As the holiday season starts up, it’s easy for drivers to find themselves in a position where they are drinking and driving. According to the National Highway and Safety Administration, drunk driving accidents increase during the holiday season. Starting on Thanksgiving until New Year’s Day, there are more alcohol-related accidents than at any time of year.
Nationally, over the past five years, 300 people on average died in drunk driving crashes the week between Christmas and New Year. In 2016, 781 people lost their lives in drunk-driving-related crashes just in December.
Most instances of DWI and DUI occur in large metropolitan areas. In Maryland, nearly half of all impaired driving accidents occur in the Baltimore area.
Maryland lawmakers often make changes to Maryland drunk driving laws. Joining the growing ranks of states that have cracked down on DWI and DUI offenders with prior convictions, Maryland’s political leaders recently beefed up the penalties for driving while impaired (DWI) and driving while under the influence (DUI). The “Repeat Drunk Driving Offenders Act” took effect on October 1. The law increases the maximum jail time for those convicted of vehicular homicide while under the influence from three to five years. It also doubles prison time from five to 10 years for drivers with prior convictions. The new law also includes heavier punishments for impaired drivers convicted of traveling with someone under 18 in the car — one year in jail for the first offense, two years for the second.
That’s in addition to the changes made in October 2016 when state politicians increased penalties for Maryland drunk driving and mandated increased participation in the program requiring that a device be placed on a car that won’t allow the vehicle to start if the amount of alcohol in the driver’s bloodstream measures more than a set level.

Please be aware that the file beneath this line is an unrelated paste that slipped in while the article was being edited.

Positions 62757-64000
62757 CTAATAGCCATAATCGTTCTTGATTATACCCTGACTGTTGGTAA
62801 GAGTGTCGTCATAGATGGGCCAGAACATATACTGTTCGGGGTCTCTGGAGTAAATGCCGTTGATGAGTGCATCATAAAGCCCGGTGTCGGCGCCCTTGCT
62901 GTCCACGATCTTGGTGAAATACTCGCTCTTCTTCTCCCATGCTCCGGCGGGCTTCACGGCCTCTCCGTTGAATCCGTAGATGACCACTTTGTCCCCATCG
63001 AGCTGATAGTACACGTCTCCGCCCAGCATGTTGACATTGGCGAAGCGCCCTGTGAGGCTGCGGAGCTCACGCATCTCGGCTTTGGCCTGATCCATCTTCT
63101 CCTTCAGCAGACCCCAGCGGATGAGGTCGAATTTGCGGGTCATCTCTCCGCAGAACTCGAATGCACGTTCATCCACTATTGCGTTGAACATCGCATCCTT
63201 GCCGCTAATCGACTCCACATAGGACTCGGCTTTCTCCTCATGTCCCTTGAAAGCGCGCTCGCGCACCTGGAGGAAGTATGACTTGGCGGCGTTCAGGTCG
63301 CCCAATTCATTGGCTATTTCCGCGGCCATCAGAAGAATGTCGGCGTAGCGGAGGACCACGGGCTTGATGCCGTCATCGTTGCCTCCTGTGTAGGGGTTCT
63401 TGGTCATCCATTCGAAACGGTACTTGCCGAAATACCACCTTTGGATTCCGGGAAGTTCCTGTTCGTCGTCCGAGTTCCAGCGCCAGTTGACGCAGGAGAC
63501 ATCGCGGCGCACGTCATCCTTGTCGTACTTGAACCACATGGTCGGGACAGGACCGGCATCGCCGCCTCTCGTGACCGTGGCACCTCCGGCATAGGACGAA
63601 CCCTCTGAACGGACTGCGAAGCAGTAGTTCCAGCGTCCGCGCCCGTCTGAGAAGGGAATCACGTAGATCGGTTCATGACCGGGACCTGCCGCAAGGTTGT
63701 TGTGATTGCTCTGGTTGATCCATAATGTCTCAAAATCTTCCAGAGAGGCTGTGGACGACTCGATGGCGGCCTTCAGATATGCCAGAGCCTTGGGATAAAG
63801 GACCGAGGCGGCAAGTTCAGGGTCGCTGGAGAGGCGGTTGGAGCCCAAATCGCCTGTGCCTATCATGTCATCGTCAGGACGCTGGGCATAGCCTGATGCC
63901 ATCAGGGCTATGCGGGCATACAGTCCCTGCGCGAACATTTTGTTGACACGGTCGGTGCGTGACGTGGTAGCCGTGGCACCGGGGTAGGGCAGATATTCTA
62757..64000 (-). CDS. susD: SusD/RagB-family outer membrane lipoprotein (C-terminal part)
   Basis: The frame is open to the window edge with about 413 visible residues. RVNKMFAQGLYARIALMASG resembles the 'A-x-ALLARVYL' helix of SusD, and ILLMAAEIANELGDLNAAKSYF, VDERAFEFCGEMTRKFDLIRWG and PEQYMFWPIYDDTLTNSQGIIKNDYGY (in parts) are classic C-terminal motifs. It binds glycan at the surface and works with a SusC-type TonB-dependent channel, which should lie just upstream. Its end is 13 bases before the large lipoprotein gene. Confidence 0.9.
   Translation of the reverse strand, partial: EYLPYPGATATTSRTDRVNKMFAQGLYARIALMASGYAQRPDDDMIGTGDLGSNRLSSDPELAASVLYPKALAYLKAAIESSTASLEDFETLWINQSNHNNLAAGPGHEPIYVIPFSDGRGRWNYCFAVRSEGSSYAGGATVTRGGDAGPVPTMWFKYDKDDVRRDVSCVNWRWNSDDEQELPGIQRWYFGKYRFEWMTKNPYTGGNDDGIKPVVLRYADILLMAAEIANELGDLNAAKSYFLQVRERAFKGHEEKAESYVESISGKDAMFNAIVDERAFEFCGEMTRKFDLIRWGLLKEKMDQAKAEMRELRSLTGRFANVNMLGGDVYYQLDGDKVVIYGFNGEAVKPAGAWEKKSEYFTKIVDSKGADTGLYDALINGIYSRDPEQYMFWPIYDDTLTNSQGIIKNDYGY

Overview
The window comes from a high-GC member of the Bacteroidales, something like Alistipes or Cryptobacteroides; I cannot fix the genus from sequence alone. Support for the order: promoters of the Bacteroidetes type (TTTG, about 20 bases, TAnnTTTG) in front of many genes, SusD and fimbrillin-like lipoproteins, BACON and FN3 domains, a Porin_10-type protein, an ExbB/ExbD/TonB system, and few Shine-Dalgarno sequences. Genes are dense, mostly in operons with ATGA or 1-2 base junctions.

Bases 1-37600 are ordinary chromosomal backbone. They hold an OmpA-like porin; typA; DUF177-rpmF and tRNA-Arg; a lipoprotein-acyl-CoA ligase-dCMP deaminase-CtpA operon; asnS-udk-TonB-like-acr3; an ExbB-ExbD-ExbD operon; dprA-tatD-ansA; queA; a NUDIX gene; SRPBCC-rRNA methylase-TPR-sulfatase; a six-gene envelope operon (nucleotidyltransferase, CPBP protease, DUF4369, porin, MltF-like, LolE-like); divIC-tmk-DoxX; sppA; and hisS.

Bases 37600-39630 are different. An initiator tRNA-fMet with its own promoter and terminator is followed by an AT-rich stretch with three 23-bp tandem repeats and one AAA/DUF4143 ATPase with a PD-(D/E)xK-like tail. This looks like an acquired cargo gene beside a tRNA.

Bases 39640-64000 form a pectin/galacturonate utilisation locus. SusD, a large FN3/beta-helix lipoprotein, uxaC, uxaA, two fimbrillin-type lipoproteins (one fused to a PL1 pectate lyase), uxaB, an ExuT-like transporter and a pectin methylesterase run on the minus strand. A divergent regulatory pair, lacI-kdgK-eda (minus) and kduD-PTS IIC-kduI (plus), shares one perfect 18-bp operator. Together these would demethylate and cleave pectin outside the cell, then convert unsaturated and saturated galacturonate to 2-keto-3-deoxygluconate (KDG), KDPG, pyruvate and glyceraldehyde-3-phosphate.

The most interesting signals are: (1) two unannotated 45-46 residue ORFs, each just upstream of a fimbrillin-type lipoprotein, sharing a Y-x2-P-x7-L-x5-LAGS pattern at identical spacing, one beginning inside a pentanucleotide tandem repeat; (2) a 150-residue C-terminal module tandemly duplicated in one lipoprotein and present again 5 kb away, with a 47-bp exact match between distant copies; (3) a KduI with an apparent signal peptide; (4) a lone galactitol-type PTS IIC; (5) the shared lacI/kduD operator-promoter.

There are two basic drunk driving charges in Maryland – DUI and DWI.
DWI stands for “driving while impaired.” A DWI can be charged when a driver’s blood alcohol is measured at .04% to .07%. Charging a DWI at the lower end of the scale is up to the judgment of the officer. In many instances, if you measure at the lower end of the scale and take a field sobriety test but fail the test, an officer will probably charge you with a DWI. A DWI is a lesser offense than a DUI.
DUI stands for “driving under the influence.” Being charged with a DUI in Maryland means that your blood alcohol concentration posted at 0.08% or higher. Blood alcohol concentration (BAC) is the amount of alcohol present in a 100 milliliter (mL) volume of blood. A DUI is a greater offense than a DWI.
Blood alcohol levels after alcohol consumption can depend on many factors, including gender, body weight, whether food was eaten along with the drinks and the amount of alcohol in the drinks. But, where one drink equals 1.5 ounces of 80 proof liquor (40% alcohol), 12 ounces of beer (4.5% alcohol), or 5 ounces of wine (12% alcohol), a 160-lb man who has had two drinks an hour would test at .05%, a 180-lb man who has had two drinks an hour would test at .04% and a 200-lb man who has had two drinks an hour would test at .04%.
Driving while impaired charges are prevented in several ways. Maryland drivers can prevent DUIs and DWIs by refusing to drink and drive, designating a sober driver, by using NHTSA’s SaferRide app — which is available for Android devices on Google Play, and Apple devices on the iTunes store — to call a taxi or a friend to be picked up, or by using a rideshare app such as Uber or Lyft.
An experienced attorney can help if you are facing a DWI or DUI charge in Baltimore, Ocean City, or another part of Maryland. The attorneys at The Law Offices of Thomas J. Maronick have experience fighting Maryland drunk driving charges. You can contact Thomas Maronick on his cellphone at 202-288-0167, the law office at 410-244-5068 or via our website for a free consultation.